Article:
Lise Hindsgaul is currently pursuing Bachelor's degree in Russian Area Studies at the Department of Cross-Cultural and Regional Studies, University of Copenhagen, Denmark.

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Energy

Russian Energy Week: Is the world ready to give up hydrocarbons?

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In an official message to mark the opening of the Russian Energy Week international forum on 13-15 October in Moscow, Russian President Vladimir Putin stressed that there are numerous issues on the agenda related to current trends in the global energy market, including improvements to industry infrastructure and the introduction of modern digital technologies into its operation.

“The efficiency of energy production and consumption is the most important factor in the growth of national economies and has a significant impact on people’s quality of life. Many countries have already adopted policies to accelerate the development of clean energy technologies,” he wrote in the message to guest and participants.

“The forum business programme is therefore set to look in detail at the possibility of developing green energy based on renewable sources and the transition to new, more environmentally friendly fuels. I am confident that the events of the Russian Energy Week will allow you to learn more about the achievements of the country’s fuel and energy sector, and that your initiatives will be put into practice,” Putin said.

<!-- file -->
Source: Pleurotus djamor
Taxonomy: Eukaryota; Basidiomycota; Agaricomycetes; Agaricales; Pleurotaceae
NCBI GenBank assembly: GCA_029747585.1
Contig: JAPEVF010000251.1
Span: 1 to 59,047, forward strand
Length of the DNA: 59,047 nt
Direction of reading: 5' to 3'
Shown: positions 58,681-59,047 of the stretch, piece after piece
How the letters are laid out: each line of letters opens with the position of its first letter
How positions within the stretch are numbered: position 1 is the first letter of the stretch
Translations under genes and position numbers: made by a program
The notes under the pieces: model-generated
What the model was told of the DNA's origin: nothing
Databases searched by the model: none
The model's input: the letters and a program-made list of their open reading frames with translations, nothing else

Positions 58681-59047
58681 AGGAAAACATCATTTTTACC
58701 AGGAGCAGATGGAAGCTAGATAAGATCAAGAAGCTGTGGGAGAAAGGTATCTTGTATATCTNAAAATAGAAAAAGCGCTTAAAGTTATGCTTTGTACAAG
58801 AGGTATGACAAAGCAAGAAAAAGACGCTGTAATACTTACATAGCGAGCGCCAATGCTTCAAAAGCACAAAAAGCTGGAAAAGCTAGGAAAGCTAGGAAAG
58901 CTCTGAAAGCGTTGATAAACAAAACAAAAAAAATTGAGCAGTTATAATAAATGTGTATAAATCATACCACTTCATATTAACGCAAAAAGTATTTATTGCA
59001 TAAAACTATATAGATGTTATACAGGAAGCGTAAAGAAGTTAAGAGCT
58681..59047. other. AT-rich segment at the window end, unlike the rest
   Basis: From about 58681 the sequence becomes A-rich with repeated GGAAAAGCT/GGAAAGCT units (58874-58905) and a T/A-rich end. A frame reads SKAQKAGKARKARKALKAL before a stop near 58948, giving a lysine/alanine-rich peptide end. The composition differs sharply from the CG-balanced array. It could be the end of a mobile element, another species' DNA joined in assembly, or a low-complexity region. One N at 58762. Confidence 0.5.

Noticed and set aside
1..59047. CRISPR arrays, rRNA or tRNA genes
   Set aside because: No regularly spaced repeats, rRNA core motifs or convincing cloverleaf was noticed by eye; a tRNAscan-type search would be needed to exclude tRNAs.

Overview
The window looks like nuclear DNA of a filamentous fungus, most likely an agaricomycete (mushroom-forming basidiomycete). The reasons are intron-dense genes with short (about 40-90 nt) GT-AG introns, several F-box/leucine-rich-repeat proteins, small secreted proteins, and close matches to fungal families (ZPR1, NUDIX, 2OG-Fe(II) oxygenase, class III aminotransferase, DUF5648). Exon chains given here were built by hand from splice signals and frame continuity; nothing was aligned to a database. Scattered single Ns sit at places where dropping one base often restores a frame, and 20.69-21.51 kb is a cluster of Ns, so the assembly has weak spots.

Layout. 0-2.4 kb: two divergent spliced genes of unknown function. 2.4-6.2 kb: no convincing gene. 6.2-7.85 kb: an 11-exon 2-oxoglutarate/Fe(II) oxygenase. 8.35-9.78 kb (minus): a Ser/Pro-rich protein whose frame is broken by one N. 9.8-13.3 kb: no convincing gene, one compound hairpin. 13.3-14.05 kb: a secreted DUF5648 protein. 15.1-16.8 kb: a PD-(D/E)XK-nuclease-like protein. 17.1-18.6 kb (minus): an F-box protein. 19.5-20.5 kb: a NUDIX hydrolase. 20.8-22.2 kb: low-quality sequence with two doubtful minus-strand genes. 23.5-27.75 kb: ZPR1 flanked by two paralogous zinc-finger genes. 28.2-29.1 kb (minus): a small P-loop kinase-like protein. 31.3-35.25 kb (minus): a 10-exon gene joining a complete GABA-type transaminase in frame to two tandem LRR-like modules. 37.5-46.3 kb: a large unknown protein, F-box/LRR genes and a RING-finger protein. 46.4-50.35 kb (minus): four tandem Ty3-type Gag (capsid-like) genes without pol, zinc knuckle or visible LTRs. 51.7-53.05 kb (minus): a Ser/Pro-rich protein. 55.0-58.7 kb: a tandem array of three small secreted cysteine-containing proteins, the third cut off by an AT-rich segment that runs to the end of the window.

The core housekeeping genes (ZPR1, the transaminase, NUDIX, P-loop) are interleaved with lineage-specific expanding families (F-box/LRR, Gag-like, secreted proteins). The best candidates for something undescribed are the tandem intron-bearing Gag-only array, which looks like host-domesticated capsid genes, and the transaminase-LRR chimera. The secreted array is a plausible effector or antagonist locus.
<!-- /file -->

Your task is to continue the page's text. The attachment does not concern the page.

Leaders of foreign states have also sent greetings to the participants and guests. For instance, President of the Republic of Angola João Manuel Gonçalves Lourenço, Prime Minister of Vietnam Pham Minh Chinh, Crown Prince of Abu Dhabi Armed Forces Mohamed bin Zayed bin Sultan Al Nahyan, and Vice Premier of the State Council of China Han Zheng.

In their greetings, it generally noted the importance of the topics to be discussed at the forum as well as the need to build an international dialogue and consolidate efforts to achieve the sustainable development goals, including as regards climate change.